By Suu Elen Manzano |Staff writer|
Teens are getting a distorted message that’s telling them that if they don’t match the mainstream media image, they can just cut and snip their way to perfection.
I can remember begging my parents to get my ears pierced as a teen but I never begged for plastic surgery.
Things have changed since my day though.
Teens now ask for cosmetic surgeries in lieu of birthday and graduation gifts.
There is a problem with plastic surgery at this age, the motivation behind it, the social pressure to appear a certain way is usually the main motivating factor to change appearance.
“Teens frequently gain self-esteem and confidence when their physical problems are corrected. In fact, successful plastic surgery may reverse the social withdrawal that so often accompanies teens who feel different,” according to American Society of Plastic Surgeons.
So these plastic surgeons say social awkwardness can be cured by plastic surgery and so can self-esteem and confidence issues.
We should all be so lucky.
Allowing teens to get cosmetic surgeries at such a young age doesn’t allow them the time to develop true self-esteem.
Self-esteem, is love for who they are and what they are capable of achieving, not for who they look like, or how “hot” they are.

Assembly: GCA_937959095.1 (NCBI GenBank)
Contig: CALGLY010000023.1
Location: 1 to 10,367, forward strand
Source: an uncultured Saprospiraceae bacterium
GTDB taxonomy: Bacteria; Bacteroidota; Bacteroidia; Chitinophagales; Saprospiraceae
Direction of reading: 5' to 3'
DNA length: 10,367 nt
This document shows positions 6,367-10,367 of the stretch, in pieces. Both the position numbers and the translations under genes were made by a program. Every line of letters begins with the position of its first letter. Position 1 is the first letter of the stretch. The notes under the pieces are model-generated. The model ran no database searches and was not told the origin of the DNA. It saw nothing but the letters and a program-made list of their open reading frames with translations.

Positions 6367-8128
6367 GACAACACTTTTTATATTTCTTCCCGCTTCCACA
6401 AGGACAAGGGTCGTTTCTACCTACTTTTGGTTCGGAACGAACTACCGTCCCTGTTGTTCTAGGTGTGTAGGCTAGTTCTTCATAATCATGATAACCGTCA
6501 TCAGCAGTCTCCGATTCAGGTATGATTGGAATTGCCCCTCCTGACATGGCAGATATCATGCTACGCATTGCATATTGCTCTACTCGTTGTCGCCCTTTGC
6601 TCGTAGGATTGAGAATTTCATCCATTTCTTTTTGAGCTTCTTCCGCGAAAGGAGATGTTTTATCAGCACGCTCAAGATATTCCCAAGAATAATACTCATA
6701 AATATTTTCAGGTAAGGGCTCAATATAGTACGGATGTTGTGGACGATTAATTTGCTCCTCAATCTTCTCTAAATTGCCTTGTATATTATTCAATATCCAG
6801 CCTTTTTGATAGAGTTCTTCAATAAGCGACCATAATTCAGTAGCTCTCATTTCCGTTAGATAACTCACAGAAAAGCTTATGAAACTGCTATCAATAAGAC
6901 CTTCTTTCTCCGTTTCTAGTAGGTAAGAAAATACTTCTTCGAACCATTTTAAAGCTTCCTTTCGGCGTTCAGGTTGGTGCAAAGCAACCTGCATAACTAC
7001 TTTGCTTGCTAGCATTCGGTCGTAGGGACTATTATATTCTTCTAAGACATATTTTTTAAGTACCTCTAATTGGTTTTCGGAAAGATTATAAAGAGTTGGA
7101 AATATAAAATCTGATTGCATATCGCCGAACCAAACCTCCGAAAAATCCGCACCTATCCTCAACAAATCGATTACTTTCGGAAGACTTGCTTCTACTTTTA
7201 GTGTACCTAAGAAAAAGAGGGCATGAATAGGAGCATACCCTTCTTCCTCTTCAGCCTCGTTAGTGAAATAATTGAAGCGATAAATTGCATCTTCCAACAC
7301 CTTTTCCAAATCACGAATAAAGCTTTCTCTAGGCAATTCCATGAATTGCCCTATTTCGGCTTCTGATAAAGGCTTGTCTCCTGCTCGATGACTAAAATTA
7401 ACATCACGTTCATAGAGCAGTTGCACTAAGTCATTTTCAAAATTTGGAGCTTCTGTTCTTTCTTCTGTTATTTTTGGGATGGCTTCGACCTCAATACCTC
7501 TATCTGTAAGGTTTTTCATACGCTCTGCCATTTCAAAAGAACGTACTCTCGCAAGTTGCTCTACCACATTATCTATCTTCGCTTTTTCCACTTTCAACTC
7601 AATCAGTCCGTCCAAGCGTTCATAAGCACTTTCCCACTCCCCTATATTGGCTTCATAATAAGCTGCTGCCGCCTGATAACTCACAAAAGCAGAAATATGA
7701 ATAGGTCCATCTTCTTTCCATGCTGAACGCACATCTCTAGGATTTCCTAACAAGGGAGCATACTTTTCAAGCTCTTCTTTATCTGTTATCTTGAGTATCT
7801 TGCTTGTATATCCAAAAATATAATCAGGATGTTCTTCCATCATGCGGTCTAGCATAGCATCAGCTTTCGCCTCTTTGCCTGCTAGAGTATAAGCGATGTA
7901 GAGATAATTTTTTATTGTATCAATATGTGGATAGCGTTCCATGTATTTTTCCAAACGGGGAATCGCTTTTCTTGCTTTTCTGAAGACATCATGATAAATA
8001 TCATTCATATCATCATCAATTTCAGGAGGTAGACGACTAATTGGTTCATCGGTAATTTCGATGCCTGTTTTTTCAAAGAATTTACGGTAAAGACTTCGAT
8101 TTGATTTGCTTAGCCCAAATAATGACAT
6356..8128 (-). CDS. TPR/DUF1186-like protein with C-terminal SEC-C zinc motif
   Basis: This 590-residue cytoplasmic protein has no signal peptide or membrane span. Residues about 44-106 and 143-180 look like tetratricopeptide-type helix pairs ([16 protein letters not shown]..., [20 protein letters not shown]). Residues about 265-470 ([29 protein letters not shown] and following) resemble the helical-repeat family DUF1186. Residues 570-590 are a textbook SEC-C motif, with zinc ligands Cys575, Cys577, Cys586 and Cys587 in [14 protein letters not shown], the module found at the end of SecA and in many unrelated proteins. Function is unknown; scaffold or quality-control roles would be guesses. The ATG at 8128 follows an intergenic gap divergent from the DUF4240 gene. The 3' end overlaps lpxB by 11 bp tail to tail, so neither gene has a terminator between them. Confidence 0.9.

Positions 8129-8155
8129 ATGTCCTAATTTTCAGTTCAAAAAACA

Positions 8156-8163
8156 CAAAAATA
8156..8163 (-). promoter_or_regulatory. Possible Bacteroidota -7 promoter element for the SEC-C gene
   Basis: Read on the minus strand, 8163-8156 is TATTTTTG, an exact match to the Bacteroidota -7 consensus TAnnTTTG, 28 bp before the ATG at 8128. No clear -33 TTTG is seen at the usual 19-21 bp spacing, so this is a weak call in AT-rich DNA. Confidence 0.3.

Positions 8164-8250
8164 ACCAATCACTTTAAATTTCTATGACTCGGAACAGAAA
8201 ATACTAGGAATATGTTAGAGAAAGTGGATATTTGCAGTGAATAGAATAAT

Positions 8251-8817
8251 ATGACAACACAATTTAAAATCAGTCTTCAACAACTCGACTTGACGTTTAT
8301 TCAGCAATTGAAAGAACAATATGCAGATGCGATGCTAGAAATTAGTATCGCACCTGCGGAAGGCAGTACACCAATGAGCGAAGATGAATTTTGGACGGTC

“I believe they are so young they still don’t really know what they want,” said student Ana Macias. “And there are alternatives to some surgeries.”
A prime example is that of a Texas family who allowed their 12-year-old daughter to undergo liposuction to remove 35 pounds.
Although the young girl was overweight for her age group, her parents could have tried other alternatives: exercise, diet and motivation.
She is still growing and can easily gain back the weight because no personal efforts were made to lose them.
Also not every teen is suited for surgery, although many will swear that they are mature and have considered all the risks involved.
It is difficult to gauge whether teens are truly ready to endure the physical pain and change in appearance, and the results which may not be what they had anticipated.
These risks range from blood clots, infections, scarring, nerve damage, reactions to anesthesia, death of tissue due to lack of oxygen (necrosis) and countless others.
“At 16, 17 you really don’t know what you want even if you think you do,” said student Brittney Johnson.
Unfortunately many parents also lack the maturity to tell their kids to wait it out, to see if they really want to change a feature that’s so unique that only they were born with.
I was a teen once and swore I hated the way I looked, I wanted to change my appearance so bad, but I don’t have those feelings about myself anymore.
I got there without the need of out plastic surgery.